Morphological and Physiological Changes during Maturation of New Mexican Type Peppers

in Journal of the American Society for Horticultural Science
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  • 1 Department of Entomology, Plant Pathology and Weed Science, New Mexico State University, Las Cruces, NM 88003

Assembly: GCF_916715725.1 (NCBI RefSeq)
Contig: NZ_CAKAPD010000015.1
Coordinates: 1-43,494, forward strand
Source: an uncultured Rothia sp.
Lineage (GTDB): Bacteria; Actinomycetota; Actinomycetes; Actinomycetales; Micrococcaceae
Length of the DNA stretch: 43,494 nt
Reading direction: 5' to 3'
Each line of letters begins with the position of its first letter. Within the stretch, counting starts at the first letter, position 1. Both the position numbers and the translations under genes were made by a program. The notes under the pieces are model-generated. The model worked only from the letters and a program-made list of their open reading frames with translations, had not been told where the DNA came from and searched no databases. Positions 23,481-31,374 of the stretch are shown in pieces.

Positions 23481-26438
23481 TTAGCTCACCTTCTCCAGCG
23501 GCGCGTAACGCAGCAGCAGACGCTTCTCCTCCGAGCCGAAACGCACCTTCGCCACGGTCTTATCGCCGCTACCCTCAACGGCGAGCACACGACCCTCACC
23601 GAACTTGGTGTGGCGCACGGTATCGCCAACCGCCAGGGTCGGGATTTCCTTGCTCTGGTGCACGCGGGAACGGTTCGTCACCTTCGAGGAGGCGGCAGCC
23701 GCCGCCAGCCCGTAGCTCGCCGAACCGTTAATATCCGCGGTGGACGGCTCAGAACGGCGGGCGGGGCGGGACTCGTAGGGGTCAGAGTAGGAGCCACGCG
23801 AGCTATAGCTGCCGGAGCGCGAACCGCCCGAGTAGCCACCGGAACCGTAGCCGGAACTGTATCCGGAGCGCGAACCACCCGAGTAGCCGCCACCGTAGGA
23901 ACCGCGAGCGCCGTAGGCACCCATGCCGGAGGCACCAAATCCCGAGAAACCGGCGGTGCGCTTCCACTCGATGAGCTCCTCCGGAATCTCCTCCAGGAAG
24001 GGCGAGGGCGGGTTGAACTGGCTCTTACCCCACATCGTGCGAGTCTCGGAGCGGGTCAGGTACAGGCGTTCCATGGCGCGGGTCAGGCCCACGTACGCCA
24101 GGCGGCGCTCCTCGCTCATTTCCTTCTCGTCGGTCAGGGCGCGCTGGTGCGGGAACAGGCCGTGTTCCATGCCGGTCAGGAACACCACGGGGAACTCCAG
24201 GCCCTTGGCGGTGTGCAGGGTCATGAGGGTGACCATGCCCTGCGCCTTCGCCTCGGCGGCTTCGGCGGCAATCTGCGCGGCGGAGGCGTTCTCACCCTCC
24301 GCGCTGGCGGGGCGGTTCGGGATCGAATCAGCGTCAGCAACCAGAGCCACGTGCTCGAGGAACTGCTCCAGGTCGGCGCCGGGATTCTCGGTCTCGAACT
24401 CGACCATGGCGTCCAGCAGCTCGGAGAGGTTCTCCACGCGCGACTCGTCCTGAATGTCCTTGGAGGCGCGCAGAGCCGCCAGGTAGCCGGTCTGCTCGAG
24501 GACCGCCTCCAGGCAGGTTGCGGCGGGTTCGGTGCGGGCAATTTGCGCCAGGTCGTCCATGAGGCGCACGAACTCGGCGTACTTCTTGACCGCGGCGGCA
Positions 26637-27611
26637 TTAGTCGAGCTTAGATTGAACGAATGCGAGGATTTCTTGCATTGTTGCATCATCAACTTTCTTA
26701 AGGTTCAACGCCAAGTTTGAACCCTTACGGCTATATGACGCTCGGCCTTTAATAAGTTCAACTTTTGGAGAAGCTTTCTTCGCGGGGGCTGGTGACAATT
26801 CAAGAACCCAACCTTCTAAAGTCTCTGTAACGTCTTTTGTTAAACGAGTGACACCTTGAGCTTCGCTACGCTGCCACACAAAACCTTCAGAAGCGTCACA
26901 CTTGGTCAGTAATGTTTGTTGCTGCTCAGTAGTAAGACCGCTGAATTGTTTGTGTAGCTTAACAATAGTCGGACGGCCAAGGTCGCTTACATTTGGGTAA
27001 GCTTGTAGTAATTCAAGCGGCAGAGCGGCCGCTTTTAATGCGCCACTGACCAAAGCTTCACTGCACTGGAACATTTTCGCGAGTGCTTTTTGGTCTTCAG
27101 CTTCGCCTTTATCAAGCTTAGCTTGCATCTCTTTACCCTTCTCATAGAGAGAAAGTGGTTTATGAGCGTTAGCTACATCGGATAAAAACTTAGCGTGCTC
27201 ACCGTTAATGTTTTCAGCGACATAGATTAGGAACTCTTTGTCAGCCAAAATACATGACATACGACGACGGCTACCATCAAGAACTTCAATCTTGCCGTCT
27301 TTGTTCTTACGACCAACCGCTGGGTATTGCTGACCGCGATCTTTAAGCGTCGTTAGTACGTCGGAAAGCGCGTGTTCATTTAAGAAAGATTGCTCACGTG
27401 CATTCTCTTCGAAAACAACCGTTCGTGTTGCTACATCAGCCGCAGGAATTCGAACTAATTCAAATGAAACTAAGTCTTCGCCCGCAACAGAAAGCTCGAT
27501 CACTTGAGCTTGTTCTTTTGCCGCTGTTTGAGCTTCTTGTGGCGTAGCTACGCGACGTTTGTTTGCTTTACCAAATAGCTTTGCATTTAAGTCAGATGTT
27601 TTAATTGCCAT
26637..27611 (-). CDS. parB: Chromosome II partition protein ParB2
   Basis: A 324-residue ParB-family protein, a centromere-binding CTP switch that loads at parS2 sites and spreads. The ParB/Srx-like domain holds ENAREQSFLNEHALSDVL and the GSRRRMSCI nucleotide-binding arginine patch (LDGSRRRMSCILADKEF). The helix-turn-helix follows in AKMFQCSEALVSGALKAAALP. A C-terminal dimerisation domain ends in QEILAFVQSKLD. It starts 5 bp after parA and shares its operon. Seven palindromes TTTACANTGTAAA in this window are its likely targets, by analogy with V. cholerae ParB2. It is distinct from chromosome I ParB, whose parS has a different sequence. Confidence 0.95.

New Mexican Chile peppers (Capsicum annuum L. `New Mexico 6-4') were harvested at weekly intervals beginning 20 days after flowering (DAF), and were evaluated for ethylene (C2 H4) production, respiration rates, chlorophyll content, degradative enzyme activity (cellulase, polygalacturonase, ß-galactosidase), and fruit firmness. Morphological and physiological changes were most apparent in peppers harvested 54 to 69 DAF. ß-galactosidase activity increased rapidly beginning 54 DAF and reached a peak by 89 DAF. Fruit firmness was highest (36 newtons) at 54 DAF and had decreased significantly by 69 DAF. Carbon dioxide production and chlorophyll content were highest in young pods harvested 20 DAF and decreased steadily thereafter. A climacteric increase of CO, was absent. There were two peaks in C2 H4 production: one associated with rapid fruit growth and the other with color change (61 to 69 DAF). Fruit harvested on the same day but at different developmental stages (green to red) were similar to those observed in fruit harvested over the season for the physiological characteristics tested. Separation of pepper fruit soluble proteins on SDS-PAGE demonstrated increased intensity in protein bands at 27, 35, and 40 kDa and decreased intensity of 51 kDa band as the fruit matured. Several biochemical processes appeared to be enhanced in Chile pepper fruit from 47 to 69 DAF.

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